A study showed that disruption of the microbiome induced mice to behave in ways that mimicked human anxiety, depression, and even autism. The researchers noted, “that dietary treatments could be used as either [an] adjunct or sole therapy for mood disorders is not beyond the realm of possibility”. (Adv. Exp. Med. Biol. 2014, 817, 373–403) Probiotics have also been shown to possess both antioxidant and free radical scavenging abilities, increase production of gamma-aminobutyric acid (GABA), and improve absorption of other nutrients, all of which have been implicated in the pathophysiology of depression. In terms of neurotransmission, several rodent studies found that consumption of probiotics prevented stress-induced increases in adrenocorticotropic hormone (ACTH) , corticosterone, adrenaline and noradrenaline. The reduction in these markers of chronic stress suggests that treatment with probiotics attenuated the hypothalamic–pituitary–adrenal HPA axis, which is over- active in depressed patients. (Wallace and Milev Ann Gen Psychiatry (2017) 16:14). Consumption of probiotics was also shown to increase expression of brain-derived neurotrophic factor (BDNF), a growth factor crucial for brain plasticity, memory, and neuronal health that is abnormally reduced in patients suffering from depression. (Wallace and Milev Ann Gen Psychiatry (2017) 16:14) .Other studies have noted changes in the molecules involved in the biosynthesis and metabolism of the critical neurotransmitter serotonin. (Wallace and Milev Ann Gen Psychiatry (2017) 16:14)
Why Choose SOLGAR® Probiotics?
Clinically proven strains
Strains resistant to both stomach acid and bile
Free from dairy, yeast, gluten and GMO
Exercise and the Brain
Exercise in healthy adults has the following benefits on the brain:
Improved release of monoamine neurotransmitters (serotonin, dopamine, epinephrine and norepinephrine). Improved memory, attention, processing speed and executive functions. Regular exercise in mid-life reduces risk of dementia and cognitive decline. Increases cerebral blood flow, angiogenesis and permeability of the blood brain barrier (BBB). Improves motor function (in Parkinson’s disease). Stimulates hippocampal neurogenesis and maintains neural plasticity (Journal of Exercise Rehabilitation 2016; 12(5))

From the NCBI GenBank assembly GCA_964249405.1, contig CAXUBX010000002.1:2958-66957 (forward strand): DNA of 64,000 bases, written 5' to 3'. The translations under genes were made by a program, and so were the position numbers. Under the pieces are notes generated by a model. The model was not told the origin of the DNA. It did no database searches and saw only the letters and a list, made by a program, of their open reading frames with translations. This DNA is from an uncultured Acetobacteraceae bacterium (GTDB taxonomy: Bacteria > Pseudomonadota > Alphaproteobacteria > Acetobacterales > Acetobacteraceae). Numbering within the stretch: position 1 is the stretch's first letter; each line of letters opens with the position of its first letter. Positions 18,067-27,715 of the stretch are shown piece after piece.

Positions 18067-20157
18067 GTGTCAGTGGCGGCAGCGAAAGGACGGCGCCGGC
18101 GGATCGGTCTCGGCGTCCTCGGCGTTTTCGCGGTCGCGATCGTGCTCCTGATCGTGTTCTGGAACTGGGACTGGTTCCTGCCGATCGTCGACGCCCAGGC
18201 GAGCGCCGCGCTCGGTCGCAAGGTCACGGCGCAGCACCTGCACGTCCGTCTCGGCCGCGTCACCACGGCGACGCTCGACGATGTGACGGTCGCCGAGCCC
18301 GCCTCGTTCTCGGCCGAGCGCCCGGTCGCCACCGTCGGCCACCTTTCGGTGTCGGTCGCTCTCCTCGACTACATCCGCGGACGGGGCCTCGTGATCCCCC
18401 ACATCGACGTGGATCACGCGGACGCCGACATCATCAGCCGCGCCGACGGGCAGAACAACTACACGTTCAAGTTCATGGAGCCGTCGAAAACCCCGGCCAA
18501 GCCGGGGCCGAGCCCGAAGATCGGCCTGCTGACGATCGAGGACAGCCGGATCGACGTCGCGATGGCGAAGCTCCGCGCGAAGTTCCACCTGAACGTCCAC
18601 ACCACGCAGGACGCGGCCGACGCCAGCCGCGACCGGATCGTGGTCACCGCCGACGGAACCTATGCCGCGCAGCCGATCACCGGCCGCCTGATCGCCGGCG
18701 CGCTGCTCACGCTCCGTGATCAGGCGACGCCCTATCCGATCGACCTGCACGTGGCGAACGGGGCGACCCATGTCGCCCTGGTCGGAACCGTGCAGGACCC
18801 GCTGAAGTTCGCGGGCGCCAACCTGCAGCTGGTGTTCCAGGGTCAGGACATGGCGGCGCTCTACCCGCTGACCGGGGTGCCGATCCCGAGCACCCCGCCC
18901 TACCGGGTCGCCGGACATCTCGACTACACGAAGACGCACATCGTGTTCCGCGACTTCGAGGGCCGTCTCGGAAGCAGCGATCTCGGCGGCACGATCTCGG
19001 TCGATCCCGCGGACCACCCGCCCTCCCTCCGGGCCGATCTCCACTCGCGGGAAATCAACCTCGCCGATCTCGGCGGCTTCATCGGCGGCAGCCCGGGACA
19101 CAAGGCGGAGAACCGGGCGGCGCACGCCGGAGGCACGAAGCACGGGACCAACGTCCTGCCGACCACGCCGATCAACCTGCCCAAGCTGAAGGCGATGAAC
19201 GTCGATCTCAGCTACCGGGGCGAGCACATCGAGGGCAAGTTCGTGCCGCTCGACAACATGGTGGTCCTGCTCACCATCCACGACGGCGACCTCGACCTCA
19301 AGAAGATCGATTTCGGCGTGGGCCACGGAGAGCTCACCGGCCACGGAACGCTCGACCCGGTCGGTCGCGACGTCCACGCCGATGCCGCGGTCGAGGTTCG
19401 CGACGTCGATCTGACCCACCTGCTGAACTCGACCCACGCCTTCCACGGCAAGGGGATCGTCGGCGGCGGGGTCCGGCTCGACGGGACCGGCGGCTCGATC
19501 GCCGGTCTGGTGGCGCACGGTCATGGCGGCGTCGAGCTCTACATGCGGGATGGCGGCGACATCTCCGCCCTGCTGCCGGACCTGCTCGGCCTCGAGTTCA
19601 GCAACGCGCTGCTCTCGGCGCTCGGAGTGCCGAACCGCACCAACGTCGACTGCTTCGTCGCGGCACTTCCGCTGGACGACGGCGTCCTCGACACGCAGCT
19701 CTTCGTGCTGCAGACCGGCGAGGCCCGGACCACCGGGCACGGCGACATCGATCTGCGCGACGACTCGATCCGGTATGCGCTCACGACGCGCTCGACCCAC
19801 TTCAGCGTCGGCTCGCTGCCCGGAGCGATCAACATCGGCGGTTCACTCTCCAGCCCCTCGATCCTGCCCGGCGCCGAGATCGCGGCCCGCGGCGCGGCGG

Depression is a common mental disorder, characterized by sadness, loss of interest or pleasure, feelings of guilt or low self-worth, disturbed sleep or appetite, feelings of tiredness, and poor concentration. Depression can be long-lasting or recurrent, substantially impairing an individual’s ability to function at work or school or cope with daily life. At its most severe, depression can lead to suicide. When mild, people can be treated without medicines but when depression is moderate or severe they may need medication and professional talking treatments.
It is estimated that 360 million people are depressed world- wide
Scientists have believed that there is a causal link between serotonin levels and depression. This theory is largely based on the fact that when depressed individuals are given drugs that enhance serotonin levels, they feel better. Although neurotransmitters are definitely involved in depression, scientists are starting to believe that depression may also result from: